Teaching Poor Kids Where They Live
Learning centers in subsidized housing target low-income and black achievement gaps.
‘Home away from home’
Ien Roder-Guzman, 24, describes the learning center in the apartment complex where he lived as a “home away from home”: “They kept me grounded and kept my head focused on future stuff.”
Roder-Guzman grew up at the Packer Townhouses on Madison’s North Side and began going to the community learning center when he was 5. Despite moving around Madison and attending several schools, Roder-Guzman kept coming back to the learning center — even when he was not living in the neighborhood. He now works at the learning center three days a week.
“Just family. The family feeling, you know?” he said, explaining why he kept returning to Packer. “I came here feeling at home, pretty much.”
Roder-Guzman graduated from Madison College in December with a two-year liberal arts degree that will help him transfer to a University of Wisconsin System school. He is also considering joining the military. He said the learning center became a “main support system” for him while in school.
“You keep coming back here, and it’s like they’re going to help you no matter what,” Roder-Guzman said.
Anecdotal evidence for learning centers
Data on Porco’s learning centers are limited. But what is available indicates students who are participating in the on-site educational programs are succeeding, said Charles Taylor, an education professor at Madison’s Edgewood College.
Taylor gathered data from students in Porco’s housing units and compared them to Madison and Milwaukee students overall. Although the sample size of 68 students was small, Taylor found that students living in the stable, low-income housing complexes exceeded their peers in each city.
As of October, Taylor and Margaret Porco, an assistant to her father Carmen, estimated the grade-point average of current and graduated scholars in the Madison properties who participated in the learning centers averaged 3.2 and scholars in Milwaukee averaged 3.3 on a scale of 4. Figures for comparable students were not available, but Taylor said he is convinced the learning centers are making a difference.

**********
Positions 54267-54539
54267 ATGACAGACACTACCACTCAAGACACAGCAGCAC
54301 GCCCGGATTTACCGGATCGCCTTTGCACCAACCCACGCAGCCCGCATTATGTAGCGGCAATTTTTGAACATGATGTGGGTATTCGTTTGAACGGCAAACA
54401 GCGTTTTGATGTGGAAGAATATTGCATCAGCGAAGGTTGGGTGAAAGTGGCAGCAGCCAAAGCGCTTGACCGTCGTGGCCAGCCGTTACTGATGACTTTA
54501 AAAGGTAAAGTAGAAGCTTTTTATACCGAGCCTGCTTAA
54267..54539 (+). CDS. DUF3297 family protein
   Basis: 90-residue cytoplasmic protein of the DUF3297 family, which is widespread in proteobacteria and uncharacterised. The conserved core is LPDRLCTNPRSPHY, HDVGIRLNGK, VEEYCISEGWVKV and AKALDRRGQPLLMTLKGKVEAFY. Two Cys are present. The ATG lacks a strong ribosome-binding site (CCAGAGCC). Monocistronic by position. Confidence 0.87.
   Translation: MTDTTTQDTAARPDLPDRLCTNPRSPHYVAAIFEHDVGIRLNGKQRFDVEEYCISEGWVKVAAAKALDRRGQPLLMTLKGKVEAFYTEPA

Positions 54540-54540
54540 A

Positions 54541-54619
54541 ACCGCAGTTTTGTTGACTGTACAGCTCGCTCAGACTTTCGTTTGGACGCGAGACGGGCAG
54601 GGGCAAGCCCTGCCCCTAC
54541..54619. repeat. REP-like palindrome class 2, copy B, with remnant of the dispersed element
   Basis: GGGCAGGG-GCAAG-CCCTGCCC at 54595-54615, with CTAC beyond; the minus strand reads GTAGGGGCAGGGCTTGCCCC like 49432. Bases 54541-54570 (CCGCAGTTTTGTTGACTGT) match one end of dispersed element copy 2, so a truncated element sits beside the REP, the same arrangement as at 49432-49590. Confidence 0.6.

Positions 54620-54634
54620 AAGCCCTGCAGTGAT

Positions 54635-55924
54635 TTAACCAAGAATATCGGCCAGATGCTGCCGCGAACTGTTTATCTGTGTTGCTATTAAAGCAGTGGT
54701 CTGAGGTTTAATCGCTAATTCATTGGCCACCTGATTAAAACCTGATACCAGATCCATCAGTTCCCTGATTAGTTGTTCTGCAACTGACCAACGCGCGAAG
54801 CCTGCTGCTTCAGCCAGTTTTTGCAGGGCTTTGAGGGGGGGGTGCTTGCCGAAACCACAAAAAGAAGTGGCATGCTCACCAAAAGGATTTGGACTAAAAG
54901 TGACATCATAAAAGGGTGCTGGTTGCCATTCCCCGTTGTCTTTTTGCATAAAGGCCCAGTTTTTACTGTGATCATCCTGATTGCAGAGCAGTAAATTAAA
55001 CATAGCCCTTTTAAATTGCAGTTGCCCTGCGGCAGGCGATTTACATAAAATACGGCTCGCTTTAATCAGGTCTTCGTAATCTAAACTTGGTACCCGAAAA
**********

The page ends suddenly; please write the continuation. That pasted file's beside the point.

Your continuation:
“This is something that I believe is worth celebrating and duplicating,” Taylor said.
Taylor and Margaret Porco also found students living in the housing complexes graduate at higher rates than the district average for all students. From 2010-14, 97 percent of students in the study at the Madison properties graduated, and 100 percent of students in the study at the Milwaukee properties graduated, Taylor found. The four-year graduation rate for all students in the Madison district is 79 percent and Milwaukee’s is 61 percent.
Taylor said he did not compare graduation rates by race or ethnicity between schools and housing units. However, he said it was “clear from every source” that black students living in the complexes graduated at higher rates than their peers in Madison and Milwaukee.
The same trend was true for Latino and Hmong students, Taylor said.
Eric Grodsky, an education researcher at the University of Wisconsin-Madison, said Porco’s work on Madison’s North Side “sounds amazing,” but without a more rigorous study of the program, it is hard to know the extent of the centers’ effectiveness.
“With a strong evaluation I think their work could benefit hundreds if not thousands of kids,” Grodsky said. “Without that evaluation, it’s a lot harder to get other entities to commit the sorts of resources necessary to do what they have done.”
Scholarships key to college success
Since 2006, the properties in Madison and Milwaukee have given out about $668,000 in scholarship money to more than 115 individuals. Residents pursuing undergraduate or master’s degrees said the scholarship and rent-assisted housing were critical to completing their degrees.
Wanda Melton, 33, who has a 12-year-old daughter, is a school counselor at Northwest Catholic School in Milwaukee. She completed her bachelor’s degree in psychology at Upper Iowa University in 2010 and earned her master’s degree in school counseling at Mount Mary University in 2014 while she was a resident of Greentree-Teutonia.
While she was completing her counseling degree, Melton said she was required to complete an internship and had to take an unpaid leave of absence from her job. The scholarship and the rental assistance helped her pay the bills.
“I definitely was able to lean on the scholarships,” Melton said.
Jean Knuth, Greentree-Teutonia’s housing manager, said the learning center has turned the complex into a community that meets many needs. There is child care, tutoring for students and a computer lab with resources for job searching and resume writing.
“We can’t fix everybody and we can’t fix all of their children, but we can do something,” Greentree-Teutonia program director Vicki Davidson said. “All they have to do is let us know what they need.”